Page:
The roll up door was half opened, so I stepped inside and called for Marty. Trying to be respectful, I didn’t walk in too far, and I had a moment to look around. I always tread carefully when stepping into another person’s shop; you never know when you’ll get chased out or where it’s not ok to be. The interior of MorDrop was amazing; everything on the walls looked like it belonged in a museum. On a homemade table at the front there was a stack of all different types of axles waiting to be dropped, I recognized a few Model A axles, and astonishingly even a few other Econoline axles. It’s hard to see something so obscure in such large amounts without briefly considering just how many linear feet of lowering this shop must have provided to the hot rodding world since it first opened it’s doors. The equipment, shelving, and machinery all looked like it must have been handmade and standing here since at least the early fifties, and it was moving to set my axle down on the same table that the beautifully chromed axles of the Oakland Roadster Show winners in my little pages collection had once sat on; it felt more like I was lowering the axle through a groove carved out and frozen in time due to cyclic repetition of this process rather than simple gravitation. Clearly, this was sacred ground.
I found this pic on the web, it’s not mine, but this is the same table back in the 1970’s:
An old man in coveralls came out of the back room, and extended a hand covered in grease and soot in greeting.
“Hi, I’m Marty. Is that the Econoline axle?”
I shook his hand, introduced myself, and we talked a little about just what I wanted. I decided to pay a little extra and have them completely go through the axle and replace the kingpins and bushings, as well as throw in a tie-rod drop kit. They know what they’re doing here, and I thought it best to pay extra for their expertise. I mean, Christ, if you had the chance to pay a little extra to have Vic Edelbrock install a carburetor, you let him tune it too, right?
We talked a little about Marty’s shop, the neighborhood, and how the recession and the toll it had taken on his business.
“Yep, when we opened the doors here back in the 50’s we had twenty employees working full-time, now I’m down to just me. I’ll probably be closed by winter, I just have to finish the last of these,”, he said gesturing to the table. Marty had apparently worked for John Moore back then, and took over MorDrop in the early 70’s (Moore had died of cancer around 1971, and I won’t pretend to know the details of the exchange; I didn’t ask).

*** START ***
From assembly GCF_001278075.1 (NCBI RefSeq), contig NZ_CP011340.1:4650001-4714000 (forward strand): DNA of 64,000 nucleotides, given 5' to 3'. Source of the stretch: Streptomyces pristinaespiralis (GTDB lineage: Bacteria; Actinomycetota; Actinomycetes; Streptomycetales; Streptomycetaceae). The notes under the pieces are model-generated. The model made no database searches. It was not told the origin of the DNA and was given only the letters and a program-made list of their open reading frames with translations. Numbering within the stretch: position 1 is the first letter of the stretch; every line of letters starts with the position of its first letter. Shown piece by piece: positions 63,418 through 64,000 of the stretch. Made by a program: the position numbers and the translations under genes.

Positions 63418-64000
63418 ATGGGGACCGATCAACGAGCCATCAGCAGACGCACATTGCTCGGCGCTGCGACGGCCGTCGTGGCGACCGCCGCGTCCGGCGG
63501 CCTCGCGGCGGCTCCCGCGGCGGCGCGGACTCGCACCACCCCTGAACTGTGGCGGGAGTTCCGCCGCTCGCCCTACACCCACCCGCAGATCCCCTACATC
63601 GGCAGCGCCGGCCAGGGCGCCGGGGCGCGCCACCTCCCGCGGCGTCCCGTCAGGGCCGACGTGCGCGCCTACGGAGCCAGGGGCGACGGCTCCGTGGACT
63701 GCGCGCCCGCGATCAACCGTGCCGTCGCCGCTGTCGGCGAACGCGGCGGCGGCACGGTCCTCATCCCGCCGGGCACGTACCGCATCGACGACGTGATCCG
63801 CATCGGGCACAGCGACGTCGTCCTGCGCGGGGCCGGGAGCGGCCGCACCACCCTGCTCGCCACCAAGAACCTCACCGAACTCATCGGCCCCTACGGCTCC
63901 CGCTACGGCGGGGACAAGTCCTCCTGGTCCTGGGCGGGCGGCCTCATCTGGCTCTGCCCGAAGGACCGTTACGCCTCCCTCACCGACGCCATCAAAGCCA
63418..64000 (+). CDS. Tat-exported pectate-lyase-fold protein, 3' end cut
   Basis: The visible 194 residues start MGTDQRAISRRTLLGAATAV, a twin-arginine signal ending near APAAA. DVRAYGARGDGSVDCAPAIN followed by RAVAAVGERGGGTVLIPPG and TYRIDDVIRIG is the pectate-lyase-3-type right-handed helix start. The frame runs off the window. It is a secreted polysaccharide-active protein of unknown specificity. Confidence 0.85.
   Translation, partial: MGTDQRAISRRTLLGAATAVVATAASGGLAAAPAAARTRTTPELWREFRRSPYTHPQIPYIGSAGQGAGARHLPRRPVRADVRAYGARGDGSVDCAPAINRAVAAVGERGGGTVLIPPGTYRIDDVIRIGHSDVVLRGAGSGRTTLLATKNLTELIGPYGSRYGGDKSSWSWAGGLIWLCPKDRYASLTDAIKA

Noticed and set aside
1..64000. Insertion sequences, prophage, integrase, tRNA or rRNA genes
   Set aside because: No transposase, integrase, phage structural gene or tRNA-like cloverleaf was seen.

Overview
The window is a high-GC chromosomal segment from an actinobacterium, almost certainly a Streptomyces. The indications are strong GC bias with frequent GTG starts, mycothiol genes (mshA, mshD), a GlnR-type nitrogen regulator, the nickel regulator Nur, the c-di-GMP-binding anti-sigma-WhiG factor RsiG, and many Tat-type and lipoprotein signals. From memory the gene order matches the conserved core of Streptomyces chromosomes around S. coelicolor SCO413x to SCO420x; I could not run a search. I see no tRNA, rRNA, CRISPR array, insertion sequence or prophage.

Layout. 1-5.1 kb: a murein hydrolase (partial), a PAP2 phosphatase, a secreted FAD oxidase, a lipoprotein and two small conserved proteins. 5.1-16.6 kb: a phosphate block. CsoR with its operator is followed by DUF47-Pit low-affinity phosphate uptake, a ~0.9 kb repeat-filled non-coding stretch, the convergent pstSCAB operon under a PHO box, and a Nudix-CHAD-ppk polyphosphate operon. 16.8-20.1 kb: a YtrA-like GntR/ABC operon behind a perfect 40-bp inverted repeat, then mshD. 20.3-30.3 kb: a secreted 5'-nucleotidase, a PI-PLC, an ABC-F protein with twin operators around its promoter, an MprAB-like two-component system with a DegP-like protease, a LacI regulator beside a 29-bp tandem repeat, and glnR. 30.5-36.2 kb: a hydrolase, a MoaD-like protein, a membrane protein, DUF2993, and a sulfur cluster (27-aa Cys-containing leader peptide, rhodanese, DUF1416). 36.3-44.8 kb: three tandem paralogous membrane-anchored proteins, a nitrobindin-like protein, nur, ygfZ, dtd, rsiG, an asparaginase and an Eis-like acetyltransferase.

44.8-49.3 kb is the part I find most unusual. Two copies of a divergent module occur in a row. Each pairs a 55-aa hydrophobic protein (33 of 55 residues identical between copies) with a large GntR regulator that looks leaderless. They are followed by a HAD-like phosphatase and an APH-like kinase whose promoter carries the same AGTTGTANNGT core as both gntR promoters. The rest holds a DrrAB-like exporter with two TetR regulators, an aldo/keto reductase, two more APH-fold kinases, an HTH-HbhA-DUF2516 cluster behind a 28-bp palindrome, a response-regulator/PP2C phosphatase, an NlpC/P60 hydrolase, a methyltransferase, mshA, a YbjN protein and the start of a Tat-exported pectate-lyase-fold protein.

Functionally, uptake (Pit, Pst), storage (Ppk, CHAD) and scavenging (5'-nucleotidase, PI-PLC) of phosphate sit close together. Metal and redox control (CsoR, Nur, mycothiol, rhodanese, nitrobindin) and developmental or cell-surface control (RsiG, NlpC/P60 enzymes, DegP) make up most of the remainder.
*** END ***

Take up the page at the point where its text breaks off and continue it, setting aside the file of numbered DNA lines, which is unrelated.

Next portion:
Marty showed my a few Van axles that he had just finished, an A100, another Econoline, and a Chevy. He pointed out the subtle differences that made each drop distinct, and how different the King Pin bosses were. This guy really knew his stuff; for a man his age I was amazed that he was so sharp. I asked about the Axle press, and his overall method and tooling, so he showed me some of his equipment, a little reserved. It was a little funny, even though he was on the verge of going out of business he still felt like he had secrets to keep to protect his business. He fired up a furnace in the corner, and told me about some of the other things that had been keeping him busy over the years. I didn’t know it before, but MorDrop [was] also a fully-functioning Blacksmith shop, and they weren’t above making a gate or fixing a trailer. The shop was stacked with projects and scrap steel, each haphazardly strewn about as if someone was going to jump back on and finish them, even though they had the rust of a half century’s neglect on them. I took a second to mentally clear the clutter in the room, and I could picture just how elaborate the set-up in here must have been back in it’s heyday; I could picture one guy running the Forge, another using the now-antique stick welder in the corner, and another pressing dropped axles in the corner, all the while checking the still-standing clock on the wall trying to finish on time to get their axle finished on time some period-defining Hot Rod’s main floor debut.